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Sibling cellists win over judges, viewers on 'America's Got Talent'

Two Boca Raton teenagers induced Howard Stern to jump from his seat, and enticed more than 900,000 YouTube viewers to click play — by rocking out on their cellos.

After finding instant fame with an animated, electric cover of Jimi Hendrix's "Purple Haze" on "America's Got Talent," Emil and Dariel Liakhovetski are waiting to learn their fate on the NBC reality competition. Their performance can be seen again Tuesday night in an episode featuring the show's best auditions.

During their audition, which first aired June 22, the schoolboyish teens ambled onstage in collared shirts and straddled their instruments. The brothers, who have been playing classical cello since they were preschoolers, played the opening burst of "Purple Haze," and the audience in the New Jersey studio roared with approval.

"Once Howard Stern jumped up, my nerves went away," says Emil, 16.

Stern, one of the show's four celebrity judges, told the brothers, "I loved the element of surprise, and you guys just shocked us. You just went to being the coolest guys on the block."

During the audition, their mother, Alla Liakhovetski, had dashed away from the stage and hid her eyes.

"Two boys playing cellos — I was worried [the judges would] make fun of them," she says.

The resulting Internet fandom has included comments such as "It's stuff like this that keeps Jimi up, even in the great beyond."

Because not everyone who gets a "yes" from the judges advances to the next round, in which viewersvote on the contestants, they now wait to hear whether they'll be invited to go for the $1 million first prize.

The boys learned cello from their grandfather, Leonid Rubanchik, who emigrated from Belarus, Russia, and was a touring principal cellist in the United States. He lives with the family, and has been the only teacher the boys have ever known.

"He's our coach, and we want to never stop learning," Emil says. "There's always something more we can achieve."

Adds Alla: "When they play the cello, I see my dad."

Rubanchik, standing in the wings, teared up as his grandsons played during the "America's Got Talent" taping.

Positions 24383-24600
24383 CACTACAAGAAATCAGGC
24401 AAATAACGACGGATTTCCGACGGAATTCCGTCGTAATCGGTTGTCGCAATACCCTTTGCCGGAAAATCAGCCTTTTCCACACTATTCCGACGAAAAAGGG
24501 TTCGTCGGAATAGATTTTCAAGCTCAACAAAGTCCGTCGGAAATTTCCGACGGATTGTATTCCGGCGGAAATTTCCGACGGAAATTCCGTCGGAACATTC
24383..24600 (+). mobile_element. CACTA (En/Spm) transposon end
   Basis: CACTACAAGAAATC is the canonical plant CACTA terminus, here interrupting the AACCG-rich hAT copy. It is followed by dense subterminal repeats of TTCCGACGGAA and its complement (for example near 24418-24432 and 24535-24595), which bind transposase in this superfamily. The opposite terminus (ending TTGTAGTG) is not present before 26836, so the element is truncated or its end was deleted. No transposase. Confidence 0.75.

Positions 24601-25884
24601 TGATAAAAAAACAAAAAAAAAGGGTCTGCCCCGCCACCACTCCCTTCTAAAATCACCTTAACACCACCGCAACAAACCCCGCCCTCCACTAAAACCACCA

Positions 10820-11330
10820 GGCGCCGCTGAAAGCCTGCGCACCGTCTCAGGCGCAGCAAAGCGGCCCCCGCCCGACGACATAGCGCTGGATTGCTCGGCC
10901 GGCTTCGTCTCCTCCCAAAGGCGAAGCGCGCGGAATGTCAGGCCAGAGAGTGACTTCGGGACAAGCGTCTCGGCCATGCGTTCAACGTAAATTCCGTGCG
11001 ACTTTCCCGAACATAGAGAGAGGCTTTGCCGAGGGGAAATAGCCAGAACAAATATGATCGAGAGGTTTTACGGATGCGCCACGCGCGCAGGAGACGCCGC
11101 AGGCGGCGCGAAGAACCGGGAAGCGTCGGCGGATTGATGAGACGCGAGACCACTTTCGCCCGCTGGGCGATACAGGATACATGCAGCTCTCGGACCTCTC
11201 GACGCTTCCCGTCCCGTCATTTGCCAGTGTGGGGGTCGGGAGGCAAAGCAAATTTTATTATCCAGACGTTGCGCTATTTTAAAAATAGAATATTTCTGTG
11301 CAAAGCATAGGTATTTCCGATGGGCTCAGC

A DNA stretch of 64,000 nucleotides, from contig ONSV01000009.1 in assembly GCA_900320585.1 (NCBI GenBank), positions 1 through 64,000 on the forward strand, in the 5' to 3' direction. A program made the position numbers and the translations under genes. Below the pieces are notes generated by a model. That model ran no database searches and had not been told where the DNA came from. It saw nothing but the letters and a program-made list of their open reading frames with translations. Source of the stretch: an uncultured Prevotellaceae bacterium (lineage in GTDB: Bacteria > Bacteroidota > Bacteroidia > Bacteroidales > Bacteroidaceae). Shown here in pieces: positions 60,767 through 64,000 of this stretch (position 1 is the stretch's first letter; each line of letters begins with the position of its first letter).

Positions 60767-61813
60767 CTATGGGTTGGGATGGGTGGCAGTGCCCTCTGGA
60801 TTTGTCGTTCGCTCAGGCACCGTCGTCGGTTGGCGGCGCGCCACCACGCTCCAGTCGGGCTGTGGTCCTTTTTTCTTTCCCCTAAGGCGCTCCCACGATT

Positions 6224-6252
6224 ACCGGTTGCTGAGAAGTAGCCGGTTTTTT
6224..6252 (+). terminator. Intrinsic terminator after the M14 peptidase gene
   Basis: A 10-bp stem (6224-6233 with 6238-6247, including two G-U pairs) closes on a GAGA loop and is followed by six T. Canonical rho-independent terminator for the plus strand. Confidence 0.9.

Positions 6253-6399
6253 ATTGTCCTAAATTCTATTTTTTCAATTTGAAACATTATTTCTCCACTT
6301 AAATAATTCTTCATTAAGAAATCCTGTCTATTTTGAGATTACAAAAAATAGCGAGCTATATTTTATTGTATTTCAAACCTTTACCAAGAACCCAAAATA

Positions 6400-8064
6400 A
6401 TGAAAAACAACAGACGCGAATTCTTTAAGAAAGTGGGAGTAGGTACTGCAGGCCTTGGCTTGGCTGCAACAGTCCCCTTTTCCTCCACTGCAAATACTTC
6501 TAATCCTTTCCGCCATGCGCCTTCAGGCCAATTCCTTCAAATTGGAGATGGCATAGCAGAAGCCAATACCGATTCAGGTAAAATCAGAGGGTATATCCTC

About a year ago, the boys expanded their repertoire to include rock and pop.

"Playing these songs is like classical, except with a beat and distortion," says Dariel, 14. "When you think about it, the guitar was first a classical instrument, too. Except a cello can act as a guitar, a bass or a violin."

The boys haven't performed much, other than an occasional show at their local library. Because of homeschooling, they don't have a large circle of friends in west Boca Raton. Emil is attending Florida Atlantic University on a Bright Futures scholarship. Alla homeschools Dariel, while their father, Anatoli, operates a dental practice in North Miami Beach.

The brothers spend five hours a day practicing in their living room, with their amplifiers cranked up. Sometimes, neighbors walking by outside will stop in front of the Liakhovetski house and listen.

"We should charge admission," Emil jokes.

The boys say they get along, and have written original arrangements for songs such as AC/DC's "TNT." They model themselves after 2CELLOS, a Croatian duo that toured with Elton John and appeared on "Glee."

"We lock ourselves in the back room, and don't come out until we both agree on how it should sound," Emil says.

They swap playing the lead melody and the rhythm within a song, aiming for such precise intonation that they expect listeners to not realize who is playing which part.

Long term, they're not sure if they'll pursue careers in music. For now, they're more consumed with creating the best music possible than they are with the idea of winning $1 million.

"We're just excited to share this music with everyone," Dariel says.


What: "America's Got Talent" on NBC

When: 8 p.m. Tuesday

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